A major initiative under way to boost sugar output in Africa and encourage sustainable intra-continental growth across the industry will be explored in a detailed focus report by Oxford Business Group (OBG), in partnership with the International Sugar Organisation (ISO).
Titled “Sugar in Africa: Building Value in the African Sugar Ecosystem”, the report will provide in-depth analysis of the industry in an easy-to-navigate and accessible format, focusing on key data and infographics relating to production across the continent. It will also feature interviews with high-level industry representatives.
The report will shine a spotlight on the newly established Africa Sugar Development Task Force (ASDTF), which will be spearheading regional efforts to reposition the industry as a catalyst for growth within the agricultural sector.
It will give a detailed breakdown of sugar production by country, providing comparative information, such as performance, yield, contribution to national GDP, imports versus exports and employment figures.
The report will also consider the challenges that producers face, led by infrastructure shortfalls, which are hindering the free trade of goods across borders. In addition, subscribers will find coverage of the key role that the Africa Continental Free Trade Area (AfCFTA) is expected to play in streamlining intra-regional trade and encouraging best practices.
Commenting at the partnership signing, José Orive, Executive Director, ISO, said that while the region is well advanced in terms of sugar production, attracting investment will be contingent on improving infrastructure and establishing a legal framework for free trade within Africa.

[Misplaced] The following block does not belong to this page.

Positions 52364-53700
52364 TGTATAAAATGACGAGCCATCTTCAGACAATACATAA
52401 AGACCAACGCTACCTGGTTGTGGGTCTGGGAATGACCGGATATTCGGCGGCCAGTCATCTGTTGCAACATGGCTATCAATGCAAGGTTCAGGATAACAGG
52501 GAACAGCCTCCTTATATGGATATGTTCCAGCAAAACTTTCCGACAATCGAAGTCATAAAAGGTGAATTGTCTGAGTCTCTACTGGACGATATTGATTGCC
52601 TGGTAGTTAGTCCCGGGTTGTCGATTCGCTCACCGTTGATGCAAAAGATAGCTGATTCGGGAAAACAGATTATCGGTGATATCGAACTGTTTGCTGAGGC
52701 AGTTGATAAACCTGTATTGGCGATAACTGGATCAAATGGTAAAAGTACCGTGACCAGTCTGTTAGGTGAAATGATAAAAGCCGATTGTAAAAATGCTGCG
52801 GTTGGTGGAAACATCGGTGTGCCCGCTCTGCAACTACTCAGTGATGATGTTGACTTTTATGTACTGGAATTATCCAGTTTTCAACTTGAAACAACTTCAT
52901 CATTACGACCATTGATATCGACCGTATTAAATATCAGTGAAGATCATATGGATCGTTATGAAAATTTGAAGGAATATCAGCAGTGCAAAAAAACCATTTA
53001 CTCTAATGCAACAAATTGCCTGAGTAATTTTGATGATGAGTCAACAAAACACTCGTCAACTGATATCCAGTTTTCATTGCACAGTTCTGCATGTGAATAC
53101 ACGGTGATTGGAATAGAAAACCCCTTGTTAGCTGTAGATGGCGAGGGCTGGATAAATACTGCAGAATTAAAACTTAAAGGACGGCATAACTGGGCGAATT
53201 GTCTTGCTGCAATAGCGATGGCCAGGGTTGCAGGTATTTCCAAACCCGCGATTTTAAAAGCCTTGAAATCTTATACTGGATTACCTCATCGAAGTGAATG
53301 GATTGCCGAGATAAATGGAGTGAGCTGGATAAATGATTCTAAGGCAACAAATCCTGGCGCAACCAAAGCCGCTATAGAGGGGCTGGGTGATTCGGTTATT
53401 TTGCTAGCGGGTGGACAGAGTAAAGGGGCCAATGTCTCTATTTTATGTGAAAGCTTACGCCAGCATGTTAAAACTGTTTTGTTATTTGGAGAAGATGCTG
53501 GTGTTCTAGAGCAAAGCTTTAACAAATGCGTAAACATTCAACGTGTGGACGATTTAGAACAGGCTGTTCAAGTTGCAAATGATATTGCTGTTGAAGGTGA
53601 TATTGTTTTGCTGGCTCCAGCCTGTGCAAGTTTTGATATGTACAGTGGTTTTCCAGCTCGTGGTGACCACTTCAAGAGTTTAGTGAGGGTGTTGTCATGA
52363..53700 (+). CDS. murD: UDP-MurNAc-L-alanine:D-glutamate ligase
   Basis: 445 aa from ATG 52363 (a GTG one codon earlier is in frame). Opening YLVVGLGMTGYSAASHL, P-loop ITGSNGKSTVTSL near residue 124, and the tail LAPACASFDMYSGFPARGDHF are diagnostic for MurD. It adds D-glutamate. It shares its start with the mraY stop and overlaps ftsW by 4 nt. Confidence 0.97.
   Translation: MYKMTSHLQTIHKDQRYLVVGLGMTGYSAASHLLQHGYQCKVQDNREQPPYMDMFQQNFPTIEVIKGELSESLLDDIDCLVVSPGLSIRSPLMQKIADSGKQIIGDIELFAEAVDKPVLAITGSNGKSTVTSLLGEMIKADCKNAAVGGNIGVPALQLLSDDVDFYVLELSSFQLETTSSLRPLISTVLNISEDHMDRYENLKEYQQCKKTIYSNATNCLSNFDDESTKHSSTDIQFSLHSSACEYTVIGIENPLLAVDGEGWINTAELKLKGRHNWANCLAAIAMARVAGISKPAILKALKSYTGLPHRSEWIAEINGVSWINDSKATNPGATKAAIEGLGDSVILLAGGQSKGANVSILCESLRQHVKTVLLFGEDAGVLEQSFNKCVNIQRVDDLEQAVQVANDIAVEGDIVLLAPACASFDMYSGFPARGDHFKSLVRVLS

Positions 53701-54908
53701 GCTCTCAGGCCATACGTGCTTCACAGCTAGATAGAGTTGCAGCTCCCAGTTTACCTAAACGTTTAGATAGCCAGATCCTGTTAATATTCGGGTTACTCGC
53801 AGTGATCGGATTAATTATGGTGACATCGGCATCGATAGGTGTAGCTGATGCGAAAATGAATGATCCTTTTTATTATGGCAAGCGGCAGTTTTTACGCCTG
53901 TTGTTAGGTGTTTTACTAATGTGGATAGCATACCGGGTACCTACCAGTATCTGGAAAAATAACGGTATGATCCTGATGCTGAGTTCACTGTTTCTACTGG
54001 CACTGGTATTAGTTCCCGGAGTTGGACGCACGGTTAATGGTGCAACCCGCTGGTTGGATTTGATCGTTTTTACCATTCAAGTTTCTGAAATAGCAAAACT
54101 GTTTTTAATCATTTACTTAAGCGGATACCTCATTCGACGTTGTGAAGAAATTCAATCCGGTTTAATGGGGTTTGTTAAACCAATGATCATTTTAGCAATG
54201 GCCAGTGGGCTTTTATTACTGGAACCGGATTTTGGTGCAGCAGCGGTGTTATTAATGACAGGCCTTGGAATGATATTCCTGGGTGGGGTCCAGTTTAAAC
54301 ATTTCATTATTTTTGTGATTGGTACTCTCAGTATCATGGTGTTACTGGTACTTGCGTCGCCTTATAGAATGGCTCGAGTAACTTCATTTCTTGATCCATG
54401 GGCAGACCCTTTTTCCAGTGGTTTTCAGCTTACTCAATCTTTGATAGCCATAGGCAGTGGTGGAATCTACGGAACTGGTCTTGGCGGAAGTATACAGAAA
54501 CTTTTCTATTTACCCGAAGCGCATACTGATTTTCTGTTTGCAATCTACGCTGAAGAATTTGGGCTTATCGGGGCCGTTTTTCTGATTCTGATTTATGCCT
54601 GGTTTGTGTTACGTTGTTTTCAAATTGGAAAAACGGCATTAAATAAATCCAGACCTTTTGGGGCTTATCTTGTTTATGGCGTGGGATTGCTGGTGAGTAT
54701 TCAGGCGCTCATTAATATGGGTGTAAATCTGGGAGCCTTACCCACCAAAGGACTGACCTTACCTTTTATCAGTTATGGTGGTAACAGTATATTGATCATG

“Africa is an unusual region for us in that production has remained stagnant, at around 10m tonnes, while consumption has risen in line with demographic growth,” he said. “The Africa Sugar Development Task Force will be focusing in the coming year on securing as many long-term investments as possible, consolidating the framework for the AfCFTA and enlisting political and industry support for the industry.”
Karine Loehman, OBG’s Managing Director for Africa, added that demand growth for food, a heightened interest in food security and efforts among some nations to diversify their economies had led to a renewed focus on agriculture, which bode well for the sugar industry.
“Agriculture accounts for around 15% of Africa’s GDP, with the figure closer to 23% in sub-Saharan Africa,” she said. “While the sector requires significant investment, the Africa Sugar Development Task Force’s plans to make sugar a driver of sustainable agri-business growth will be instrumental in meeting rising demand and supporting broader economic expansion across the continent.”
“Sugar in Africa: Building Value in the African Sugar Ecosystem” will form part of a series of tailored reports which OBG is currently producing with its partners, alongside other highly relevant, go-to research tools, including a range of country-specific Covid-19 Economic Impact Assessment articles and interviews.
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Source: Nomad Africa Magazine